By my interpretation, which could be flawed, I didn’t think Campbell was implying that every story includes a “magic flight” and a “rescue from without” followed by a crossing of the return threshold. I think he was suggesting that stories, in general, follow a path of descent and return, and that along that circular path, which [when complete] includes a return, the phenomena we see recurring from culture to culture include heroes being chased, being whisked away, etc. I assume he described those phenomena before describing the return threshold in depth because the return threshold is the more fundamental concept. As if to say, “be it by magic flight, which we see in these examples, or rescue from without, which we see in these examples, one way or another, the hero tends to return, so let’s discuss the examples and significance of returning.” I’m sure I was only trying to make the same point in my tutorials and if I confused you at all I’m sorry.
Campbell talked often about the futility of what he characterized as opacity in mythology. To brutally paraphrase him, a functioning religion (or story) is a window to something invisible, something all around us that we fail to “see” before a crafted frame says “look here.” It’s one thing to stain a window’s glass, to help us experience light, but when we paint the glass solid, by standing too much on ceremony, or by interpreting myth too literally, our story or religion will separate us from the unknown and each other rather than connecting us.
The ironic thing, or I guess the least ironic thing ever, is that Campbell’s wisdom makes a pretty great window, and his step-by-step analysis of mythology has come to be used as a “how to write” handbook or a “what all stories have to be” doctrine. But he never intended that, and he certainly wouldn’t have wanted some fat drunk college dropout boiling his monomyth down to a paint by numbers kit on the internet. The people that created and passed down our timeless stories didn’t do that. They followed their instincts, their fears and desires. They opened their flawed souls and let their gods shine through them. In the modern world, where writing is a recourse to revenue, we are pressured to short-cut the shamanism, like an aspirin company synthesizing tree bark. We attempt to bottle and sell simulated stories and religions, myths that may or may not be connections to the unknown but first and foremost make their deadlines and get our readers or viewers through the day. This is not a bad thing, I’d rather live in a world where a story can make me a provider for my family than a world where I’m just the slowest dishwasher.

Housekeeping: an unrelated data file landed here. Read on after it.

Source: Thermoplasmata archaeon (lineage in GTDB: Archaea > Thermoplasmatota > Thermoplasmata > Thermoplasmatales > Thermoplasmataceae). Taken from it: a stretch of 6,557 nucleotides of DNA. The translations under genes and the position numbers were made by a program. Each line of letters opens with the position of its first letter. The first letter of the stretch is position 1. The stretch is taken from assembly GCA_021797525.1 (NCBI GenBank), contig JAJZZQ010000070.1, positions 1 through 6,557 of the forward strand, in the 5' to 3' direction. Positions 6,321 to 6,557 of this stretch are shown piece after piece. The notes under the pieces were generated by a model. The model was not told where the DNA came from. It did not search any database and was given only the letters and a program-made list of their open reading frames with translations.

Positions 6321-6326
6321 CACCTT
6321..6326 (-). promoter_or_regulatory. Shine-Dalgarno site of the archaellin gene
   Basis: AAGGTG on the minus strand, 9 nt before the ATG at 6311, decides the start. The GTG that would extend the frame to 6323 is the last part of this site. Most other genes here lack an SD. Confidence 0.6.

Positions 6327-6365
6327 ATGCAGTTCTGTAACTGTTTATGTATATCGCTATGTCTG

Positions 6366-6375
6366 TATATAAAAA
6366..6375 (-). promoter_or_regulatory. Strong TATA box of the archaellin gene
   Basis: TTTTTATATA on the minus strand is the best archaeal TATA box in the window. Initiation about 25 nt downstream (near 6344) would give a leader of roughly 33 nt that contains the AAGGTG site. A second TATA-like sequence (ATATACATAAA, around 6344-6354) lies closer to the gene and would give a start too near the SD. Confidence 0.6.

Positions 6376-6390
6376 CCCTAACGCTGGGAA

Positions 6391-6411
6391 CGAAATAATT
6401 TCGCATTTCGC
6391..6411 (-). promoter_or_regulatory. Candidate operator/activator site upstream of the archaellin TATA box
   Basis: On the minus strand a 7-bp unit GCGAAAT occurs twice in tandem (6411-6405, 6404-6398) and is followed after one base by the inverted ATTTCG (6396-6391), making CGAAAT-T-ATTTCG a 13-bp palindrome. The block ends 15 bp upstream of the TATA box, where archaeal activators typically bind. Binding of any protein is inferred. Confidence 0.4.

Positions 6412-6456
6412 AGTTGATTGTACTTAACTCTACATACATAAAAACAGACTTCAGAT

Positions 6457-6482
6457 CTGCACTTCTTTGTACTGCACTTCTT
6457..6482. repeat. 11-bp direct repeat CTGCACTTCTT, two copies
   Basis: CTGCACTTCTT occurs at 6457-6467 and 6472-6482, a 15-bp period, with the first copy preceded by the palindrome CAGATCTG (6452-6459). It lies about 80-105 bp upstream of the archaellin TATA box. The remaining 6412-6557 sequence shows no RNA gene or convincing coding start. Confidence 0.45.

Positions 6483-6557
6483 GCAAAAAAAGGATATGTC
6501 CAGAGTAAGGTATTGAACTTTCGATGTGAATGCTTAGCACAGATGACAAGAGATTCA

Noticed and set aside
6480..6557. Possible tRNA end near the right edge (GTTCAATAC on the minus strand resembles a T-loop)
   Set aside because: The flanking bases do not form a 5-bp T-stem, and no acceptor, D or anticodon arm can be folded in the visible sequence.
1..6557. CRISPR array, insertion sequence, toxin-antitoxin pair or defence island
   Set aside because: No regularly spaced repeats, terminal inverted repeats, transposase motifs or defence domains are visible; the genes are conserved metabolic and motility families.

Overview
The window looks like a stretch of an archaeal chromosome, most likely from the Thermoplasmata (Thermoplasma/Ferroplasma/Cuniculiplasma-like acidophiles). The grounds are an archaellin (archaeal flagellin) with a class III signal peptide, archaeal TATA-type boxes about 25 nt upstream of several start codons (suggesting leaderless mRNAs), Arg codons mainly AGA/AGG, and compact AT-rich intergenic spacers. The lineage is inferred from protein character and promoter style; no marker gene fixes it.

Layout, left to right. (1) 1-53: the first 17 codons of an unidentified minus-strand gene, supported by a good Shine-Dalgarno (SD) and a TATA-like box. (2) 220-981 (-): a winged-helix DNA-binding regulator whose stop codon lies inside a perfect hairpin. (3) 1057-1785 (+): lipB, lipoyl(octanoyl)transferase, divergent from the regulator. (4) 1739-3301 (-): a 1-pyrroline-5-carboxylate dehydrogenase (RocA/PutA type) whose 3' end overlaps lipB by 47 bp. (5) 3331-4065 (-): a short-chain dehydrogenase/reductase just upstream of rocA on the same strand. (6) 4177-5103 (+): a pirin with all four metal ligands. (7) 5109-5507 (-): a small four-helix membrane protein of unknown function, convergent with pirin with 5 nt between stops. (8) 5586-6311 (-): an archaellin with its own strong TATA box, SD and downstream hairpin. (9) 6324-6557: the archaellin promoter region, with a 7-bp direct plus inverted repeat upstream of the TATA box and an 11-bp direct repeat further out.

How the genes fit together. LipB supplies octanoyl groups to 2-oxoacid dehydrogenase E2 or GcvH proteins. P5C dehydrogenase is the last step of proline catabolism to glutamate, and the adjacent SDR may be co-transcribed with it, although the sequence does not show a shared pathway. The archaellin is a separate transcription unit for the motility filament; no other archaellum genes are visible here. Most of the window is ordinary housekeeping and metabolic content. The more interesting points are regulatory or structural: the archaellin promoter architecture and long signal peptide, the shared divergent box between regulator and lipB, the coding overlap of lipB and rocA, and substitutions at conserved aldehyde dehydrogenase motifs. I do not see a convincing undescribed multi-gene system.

But in these moments when we’re blocked, or in the moments we are staring at a board full of diagrams, moving characters and motivations around like chess pieces, trying to “solve” a story as if it were math homework, paralyzed by the academia, it helps to remember that any act of creation, whether folding a paper airplane, baking a cake or writing an episode of SVU, is, by definition, a religious act and a subversive one. We reach out with ape-like hands and filthy minds and we mock and challenge all that came before us by making something be there that was not there. We change the history of the world, we change who we are and we change everything that touches what we make, so we may as well also always change the rules by which we make them.
by now you’ve probably realized I’m not really just answering your question but am using it to deal with insomnia. But to try to bring this around to you, now that you’ve studied Campbell, you’ve got what’s important about it. Heroes go Somewhere Else and Heroes Come Back Different. Everything else is yours to interpret.